Whilst the smiling earth ye governed still,
And with rapture’s soft and guiding hand
Led the happy nations at your will,
Beauteous beings from the fable-land!
Whilst your blissful worship smiled around,
Ah! how different was it in that day!
When the people still thy temples crowned, Venus Amathusia! (5)
Many English and German Romanticists were political realists and not daydreamers, as modern textbooks are trying to depict them. All of them had a fine foreboding of the coming dark ages. Most of them can be described as thinkers of the tragic, all the more as many of them end-ed their lives tragically. Many, who wanted to arrest the merciless flow of time, ended up using drugs. A poetic drug of choice among those “pagan” Romanticists in the early nineteenth-century Europe was opi-um and its derivative, the sleeping beauty laudanum. (6)
Myth and religion are not synonymous, although they are often used synonymously—depending again on the mood and political beliefs of the storyteller, the interpreter, or the word abuser. There is a difference between religion and myth—a difference, as stated above, depending more on the interpreter and less on the etymological differences between these two words. Some will persuasively argue that the miracles per-formed by Jesus Christ were a series of Levantine myths, a kind of Oriental hocus-pocus designed by an obscure Galilean drifter in order to fool the rootless, homeless, raceless, and multicultural masses in the dying days of Rome.(7)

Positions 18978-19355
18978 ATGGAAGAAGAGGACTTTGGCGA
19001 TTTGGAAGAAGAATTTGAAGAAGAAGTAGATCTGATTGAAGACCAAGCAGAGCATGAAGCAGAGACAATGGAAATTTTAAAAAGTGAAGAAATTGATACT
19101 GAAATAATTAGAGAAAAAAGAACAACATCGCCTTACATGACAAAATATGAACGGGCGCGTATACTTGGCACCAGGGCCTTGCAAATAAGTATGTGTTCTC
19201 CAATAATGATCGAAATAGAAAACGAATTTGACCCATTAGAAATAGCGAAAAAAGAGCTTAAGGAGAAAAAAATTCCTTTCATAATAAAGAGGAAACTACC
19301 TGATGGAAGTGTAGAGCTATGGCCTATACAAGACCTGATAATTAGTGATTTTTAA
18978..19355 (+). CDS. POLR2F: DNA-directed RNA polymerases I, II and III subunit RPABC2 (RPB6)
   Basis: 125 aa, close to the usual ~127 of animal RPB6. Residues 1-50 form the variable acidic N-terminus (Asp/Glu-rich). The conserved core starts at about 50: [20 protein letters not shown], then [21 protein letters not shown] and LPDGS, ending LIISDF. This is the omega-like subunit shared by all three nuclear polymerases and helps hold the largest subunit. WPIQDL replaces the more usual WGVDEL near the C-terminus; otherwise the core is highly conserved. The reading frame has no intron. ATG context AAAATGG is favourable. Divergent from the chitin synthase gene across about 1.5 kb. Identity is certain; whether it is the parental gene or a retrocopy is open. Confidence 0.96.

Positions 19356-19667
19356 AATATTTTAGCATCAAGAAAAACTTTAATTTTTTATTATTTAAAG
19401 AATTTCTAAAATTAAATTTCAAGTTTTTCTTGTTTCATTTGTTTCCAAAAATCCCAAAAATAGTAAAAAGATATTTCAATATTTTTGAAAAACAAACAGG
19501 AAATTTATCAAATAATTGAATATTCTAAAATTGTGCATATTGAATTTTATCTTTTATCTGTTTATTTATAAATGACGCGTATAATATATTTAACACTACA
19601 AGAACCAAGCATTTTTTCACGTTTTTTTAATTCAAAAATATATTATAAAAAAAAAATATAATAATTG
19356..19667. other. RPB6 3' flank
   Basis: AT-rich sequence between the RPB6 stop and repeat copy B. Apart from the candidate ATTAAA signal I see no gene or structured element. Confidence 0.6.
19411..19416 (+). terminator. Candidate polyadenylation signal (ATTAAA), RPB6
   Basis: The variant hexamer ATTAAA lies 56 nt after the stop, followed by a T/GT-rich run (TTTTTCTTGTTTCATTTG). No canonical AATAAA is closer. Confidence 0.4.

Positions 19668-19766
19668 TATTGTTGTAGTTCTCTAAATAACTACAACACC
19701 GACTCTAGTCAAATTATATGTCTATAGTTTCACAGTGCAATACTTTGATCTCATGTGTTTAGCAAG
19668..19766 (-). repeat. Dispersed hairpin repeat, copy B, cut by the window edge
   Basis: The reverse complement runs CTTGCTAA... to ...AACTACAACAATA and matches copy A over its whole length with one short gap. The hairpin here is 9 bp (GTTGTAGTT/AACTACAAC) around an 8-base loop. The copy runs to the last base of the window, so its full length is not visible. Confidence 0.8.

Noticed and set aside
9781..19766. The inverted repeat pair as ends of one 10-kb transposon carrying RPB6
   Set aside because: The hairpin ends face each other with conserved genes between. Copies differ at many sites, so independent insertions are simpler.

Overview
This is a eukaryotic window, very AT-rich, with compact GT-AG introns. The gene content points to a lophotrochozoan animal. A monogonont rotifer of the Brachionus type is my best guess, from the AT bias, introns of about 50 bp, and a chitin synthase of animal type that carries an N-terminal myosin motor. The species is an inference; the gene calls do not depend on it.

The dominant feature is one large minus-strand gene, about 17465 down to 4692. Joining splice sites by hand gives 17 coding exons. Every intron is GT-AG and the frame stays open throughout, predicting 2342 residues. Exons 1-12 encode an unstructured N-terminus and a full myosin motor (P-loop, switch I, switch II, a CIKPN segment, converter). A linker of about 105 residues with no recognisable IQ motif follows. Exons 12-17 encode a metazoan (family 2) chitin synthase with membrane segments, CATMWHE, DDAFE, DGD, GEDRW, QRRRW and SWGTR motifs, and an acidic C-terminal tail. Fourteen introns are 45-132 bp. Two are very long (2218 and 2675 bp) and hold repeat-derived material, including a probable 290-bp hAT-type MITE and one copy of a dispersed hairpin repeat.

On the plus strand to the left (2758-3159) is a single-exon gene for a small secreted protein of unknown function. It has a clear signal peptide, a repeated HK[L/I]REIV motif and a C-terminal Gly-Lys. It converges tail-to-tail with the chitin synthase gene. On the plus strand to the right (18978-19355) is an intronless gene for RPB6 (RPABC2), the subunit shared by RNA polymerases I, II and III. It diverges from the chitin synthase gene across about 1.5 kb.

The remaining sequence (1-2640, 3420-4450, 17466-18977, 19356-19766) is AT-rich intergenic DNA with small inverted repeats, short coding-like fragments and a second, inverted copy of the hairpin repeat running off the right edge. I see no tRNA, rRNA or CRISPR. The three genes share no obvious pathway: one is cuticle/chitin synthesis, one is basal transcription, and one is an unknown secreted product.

Some of our Christian contemporaries will, of course, reject such statements. If such anti-Christian remarks were uttered loudly today in front of a large church congregation, or in front of devout Christians, it may lead to public rebuke.
In the modern liberal system, the expression “the religion of liberalism” can have a derisory effect, even if not intended. The word “religion” derives from the Latin word religare, which means to bind together or to tie together. In the same vein some modern writers and historians use the expression “the religion of the Holocaust” without necessarily assigning to the noun “religion” a pejorative or abusive meaning and without wishing to denigrate Jews. (8)